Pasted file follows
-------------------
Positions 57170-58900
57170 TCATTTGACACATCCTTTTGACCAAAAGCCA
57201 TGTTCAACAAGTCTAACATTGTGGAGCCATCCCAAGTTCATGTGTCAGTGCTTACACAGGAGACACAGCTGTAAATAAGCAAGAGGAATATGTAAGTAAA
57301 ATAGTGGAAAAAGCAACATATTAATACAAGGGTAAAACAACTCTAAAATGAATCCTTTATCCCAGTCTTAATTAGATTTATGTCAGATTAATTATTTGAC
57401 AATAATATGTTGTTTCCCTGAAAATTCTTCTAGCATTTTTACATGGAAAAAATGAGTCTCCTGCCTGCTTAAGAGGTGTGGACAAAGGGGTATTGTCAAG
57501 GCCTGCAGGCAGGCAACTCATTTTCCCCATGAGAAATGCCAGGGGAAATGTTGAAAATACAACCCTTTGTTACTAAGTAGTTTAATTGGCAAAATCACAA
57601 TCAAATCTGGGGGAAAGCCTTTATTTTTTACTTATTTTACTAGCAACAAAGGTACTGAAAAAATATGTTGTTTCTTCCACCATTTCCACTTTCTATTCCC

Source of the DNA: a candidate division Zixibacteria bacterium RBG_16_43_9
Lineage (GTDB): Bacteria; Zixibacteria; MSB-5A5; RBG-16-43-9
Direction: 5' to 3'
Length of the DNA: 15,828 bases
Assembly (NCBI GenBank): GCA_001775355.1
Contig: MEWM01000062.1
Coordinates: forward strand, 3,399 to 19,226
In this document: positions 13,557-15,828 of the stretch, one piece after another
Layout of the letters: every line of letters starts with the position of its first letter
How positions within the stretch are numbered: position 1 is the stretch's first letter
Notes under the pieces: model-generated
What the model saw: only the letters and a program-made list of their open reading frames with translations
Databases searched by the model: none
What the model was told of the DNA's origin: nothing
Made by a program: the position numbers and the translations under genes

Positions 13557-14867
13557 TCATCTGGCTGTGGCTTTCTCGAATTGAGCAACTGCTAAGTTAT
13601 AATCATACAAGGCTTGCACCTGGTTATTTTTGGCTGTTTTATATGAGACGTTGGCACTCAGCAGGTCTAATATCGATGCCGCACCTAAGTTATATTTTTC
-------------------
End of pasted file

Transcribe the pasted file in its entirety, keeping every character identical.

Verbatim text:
Positions 57170-58900
57170 TCATTTGACACATCCTTTTGACCAAAAGCCA
57201 TGTTCAACAAGTCTAACATTGTGGAGCCATCCCAAGTTCATGTGTCAGTGCTTACACAGGAGACACAGCTGTAAATAAGCAAGAGGAATATGTAAGTAAA
57301 ATAGTGGAAAAAGCAACATATTAATACAAGGGTAAAACAACTCTAAAATGAATCCTTTATCCCAGTCTTAATTAGATTTATGTCAGATTAATTATTTGAC
57401 AATAATATGTTGTTTCCCTGAAAATTCTTCTAGCATTTTTACATGGAAAAAATGAGTCTCCTGCCTGCTTAAGAGGTGTGGACAAAGGGGTATTGTCAAG
57501 GCCTGCAGGCAGGCAACTCATTTTCCCCATGAGAAATGCCAGGGGAAATGTTGAAAATACAACCCTTTGTTACTAAGTAGTTTAATTGGCAAAATCACAA
57601 TCAAATCTGGGGGAAAGCCTTTATTTTTTACTTATTTTACTAGCAACAAAGGTACTGAAAAAATATGTTGTTTCTTCCACCATTTCCACTTTCTATTCCC

Source of the DNA: a candidate division Zixibacteria bacterium RBG_16_43_9
Lineage (GTDB): Bacteria; Zixibacteria; MSB-5A5; RBG-16-43-9
Direction: 5' to 3'
Length of the DNA: 15,828 bases
Assembly (NCBI GenBank): GCA_001775355.1
Contig: MEWM01000062.1
Coordinates: forward strand, 3,399 to 19,226
In this document: positions 13,557-15,828 of the stretch, one piece after another
Layout of the letters: every line of letters starts with the position of its first letter
How positions within the stretch are numbered: position 1 is the stretch's first letter
Notes under the pieces: model-generated
What the model saw: only the letters and a program-made list of their open reading frames with translations
Databases searched by the model: none
What the model was told of the DNA's origin: nothing
Made by a program: the position numbers and the translations under genes

Positions 13557-14867
13557 TCATCTGGCTGTGGCTTTCTCGAATTGAGCAACTGCTAAGTTAT
13601 AATCATACAAGGCTTGCACCTGGTTATTTTTGGCTGTTTTATATGAGACGTTGGCACTCAGCAGGTCTAATATCGATGCCGCACCTAAGTTATATTTTTC